It’s all the result of a development-team mantra that Levine repeated throughout the night: “There are no sacred cows.” Levine didn’t want anyone on his crew feeling beholden to what had come before, and he claims that Infinite doesn’t borrow a single line of programming from the BioShock codebase. But just because Levine declared open season on cattle doesn’t mean that Infinite is an entirely new beast.
The old BioShock DNA was most evident in the gameplay demo. There was DeWitt slugging down a bottle of mysterious goo, and within seconds, his left hand went into a painful spasm. They might not call it a “plasmid” in Infinite, but there’s no mistaking the symptoms. The original game’s first-person-shooter model—weapon in the right hand, quasi-magical powers in the left—is intact.
Near the end of last night’s combat demo, as if to drive the point home, sidekick Elizabeth trapped a gang of angry barflies in a pool of water, and DeWitt zapped them with a bolt of lightning from his hand—the quintessential BioShock force multiplier. Trapped amid another mob, Elizabeth offered up a huge hunk of metal for DeWitt to fling, with nothing but an extended hand, at the attackers. It looks like Elizabeth isn’t the only one who drank the telekinesis plasm—er, mystery juice.
Still, the differences from Rapture in BioShock Infinite are so drastic that it’s fair to ask: Why that title for this game? What makes a BioShock game, anyway? Levine said that it’s defined by a setting like “nothing you’ve ever seen before,” but that’s PR pablum. As far as I can tell from these early previews, a BioShock game is one that explores the American identity through the lens of Levine’s visionary historical sci-fi. That’s the common thread.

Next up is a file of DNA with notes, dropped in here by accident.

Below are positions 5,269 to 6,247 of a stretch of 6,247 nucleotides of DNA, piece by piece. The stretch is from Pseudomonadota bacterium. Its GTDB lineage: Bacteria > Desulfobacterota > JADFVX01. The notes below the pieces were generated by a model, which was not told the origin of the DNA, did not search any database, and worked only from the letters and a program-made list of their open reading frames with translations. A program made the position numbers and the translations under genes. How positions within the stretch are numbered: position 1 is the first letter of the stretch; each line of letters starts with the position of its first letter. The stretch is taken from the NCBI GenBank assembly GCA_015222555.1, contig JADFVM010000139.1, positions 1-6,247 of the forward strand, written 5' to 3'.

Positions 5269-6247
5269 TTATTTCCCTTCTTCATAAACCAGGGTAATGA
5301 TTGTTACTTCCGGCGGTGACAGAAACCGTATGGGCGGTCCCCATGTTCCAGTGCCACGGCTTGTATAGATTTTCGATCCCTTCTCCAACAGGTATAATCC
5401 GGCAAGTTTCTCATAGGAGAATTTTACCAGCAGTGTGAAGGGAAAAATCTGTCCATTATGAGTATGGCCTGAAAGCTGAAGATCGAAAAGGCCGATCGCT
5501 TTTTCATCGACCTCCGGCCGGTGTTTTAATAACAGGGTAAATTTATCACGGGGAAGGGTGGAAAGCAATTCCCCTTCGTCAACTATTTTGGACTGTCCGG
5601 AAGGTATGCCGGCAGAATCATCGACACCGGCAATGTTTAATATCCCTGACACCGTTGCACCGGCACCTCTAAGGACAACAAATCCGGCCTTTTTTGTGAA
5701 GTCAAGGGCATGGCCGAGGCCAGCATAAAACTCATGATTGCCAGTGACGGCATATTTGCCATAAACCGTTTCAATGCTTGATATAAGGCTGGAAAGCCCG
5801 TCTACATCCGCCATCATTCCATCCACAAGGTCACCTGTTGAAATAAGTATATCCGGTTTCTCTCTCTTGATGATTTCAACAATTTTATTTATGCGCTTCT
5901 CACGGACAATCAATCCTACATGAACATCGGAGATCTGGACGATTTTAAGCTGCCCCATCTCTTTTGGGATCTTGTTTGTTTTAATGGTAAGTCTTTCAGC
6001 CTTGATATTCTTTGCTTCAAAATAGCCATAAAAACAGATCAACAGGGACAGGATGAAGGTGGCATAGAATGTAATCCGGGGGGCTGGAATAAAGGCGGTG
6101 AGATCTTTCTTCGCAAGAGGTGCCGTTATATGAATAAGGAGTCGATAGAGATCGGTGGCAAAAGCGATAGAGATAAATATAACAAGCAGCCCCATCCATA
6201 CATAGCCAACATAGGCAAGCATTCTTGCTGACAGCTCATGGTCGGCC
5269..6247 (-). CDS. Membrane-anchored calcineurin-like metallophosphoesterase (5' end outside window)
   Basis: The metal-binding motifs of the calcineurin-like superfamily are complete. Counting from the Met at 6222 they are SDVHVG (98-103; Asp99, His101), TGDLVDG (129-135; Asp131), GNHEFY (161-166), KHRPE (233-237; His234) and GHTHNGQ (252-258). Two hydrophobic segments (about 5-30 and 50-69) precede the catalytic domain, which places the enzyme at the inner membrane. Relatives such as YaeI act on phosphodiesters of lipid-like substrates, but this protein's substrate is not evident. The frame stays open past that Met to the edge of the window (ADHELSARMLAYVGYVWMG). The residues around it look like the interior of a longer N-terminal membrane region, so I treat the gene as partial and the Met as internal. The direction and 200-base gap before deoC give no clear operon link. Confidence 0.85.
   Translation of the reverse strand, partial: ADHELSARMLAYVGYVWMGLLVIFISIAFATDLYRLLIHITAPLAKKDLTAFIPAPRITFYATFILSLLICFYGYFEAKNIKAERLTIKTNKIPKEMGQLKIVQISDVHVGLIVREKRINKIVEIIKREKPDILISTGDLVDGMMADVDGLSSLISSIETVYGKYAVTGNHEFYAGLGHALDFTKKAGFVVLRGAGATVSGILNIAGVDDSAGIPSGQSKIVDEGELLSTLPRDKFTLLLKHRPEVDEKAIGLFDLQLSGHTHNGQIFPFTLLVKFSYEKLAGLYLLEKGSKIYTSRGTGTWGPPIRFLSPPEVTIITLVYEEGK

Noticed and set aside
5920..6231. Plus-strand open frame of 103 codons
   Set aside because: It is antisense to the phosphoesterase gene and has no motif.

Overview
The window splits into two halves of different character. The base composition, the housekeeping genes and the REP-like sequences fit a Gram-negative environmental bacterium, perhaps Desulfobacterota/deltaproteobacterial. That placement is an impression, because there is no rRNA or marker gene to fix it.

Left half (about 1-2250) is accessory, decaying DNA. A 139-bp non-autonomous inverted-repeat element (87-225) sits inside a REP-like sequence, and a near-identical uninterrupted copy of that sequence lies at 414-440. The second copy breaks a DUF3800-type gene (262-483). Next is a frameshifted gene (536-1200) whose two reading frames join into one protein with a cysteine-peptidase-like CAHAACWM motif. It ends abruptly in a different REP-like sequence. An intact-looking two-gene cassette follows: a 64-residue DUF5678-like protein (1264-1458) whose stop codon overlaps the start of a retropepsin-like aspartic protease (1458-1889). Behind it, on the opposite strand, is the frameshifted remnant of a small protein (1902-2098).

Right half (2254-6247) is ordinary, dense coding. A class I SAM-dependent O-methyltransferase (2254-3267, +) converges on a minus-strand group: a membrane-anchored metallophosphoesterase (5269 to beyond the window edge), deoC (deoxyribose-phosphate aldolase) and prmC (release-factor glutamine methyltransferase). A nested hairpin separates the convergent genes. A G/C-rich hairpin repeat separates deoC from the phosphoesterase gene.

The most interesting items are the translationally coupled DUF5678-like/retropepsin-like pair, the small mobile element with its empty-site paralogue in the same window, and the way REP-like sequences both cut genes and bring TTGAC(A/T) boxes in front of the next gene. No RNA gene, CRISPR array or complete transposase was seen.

Infinite is exploring a chapter of American history—the turn of the 20th century—that doesn’t get a lot of play in modern fiction but has clearly captured Levine’s fascination. During his presentation, he read from a speech that William McKinley gave in justification of the Philippine-American war. “We could not leave [the Filipinos] to themselves,” McKinley was purported to say. “They would soon have anarchy and misrule…. There was nothing left for us to do but to take them all.” Levine hit that line a little harder than the rest.
It appears that passions of racial superiority will play a part in the cultural fabric of Columbia, and more specifically “purity.” That word kept popping up in the Infinite art that was on display last night: “purity,” drenched in flags and George Washington and Lady Liberty and any other patriotic imagery the talented Irrational artists could dig up.
The inspiration for Infinite may be antiquated, but with fights raging over gay marriage, Arizonan immigrants, and a Muslim group’s right to worship near Ground Zero, the question of what constitutes “pure” America is as current as ever. If Levine’s past work is any indication, Infinite will explore that rich vein of American identity in surprising, thought-provoking ways. We can expect at least that much.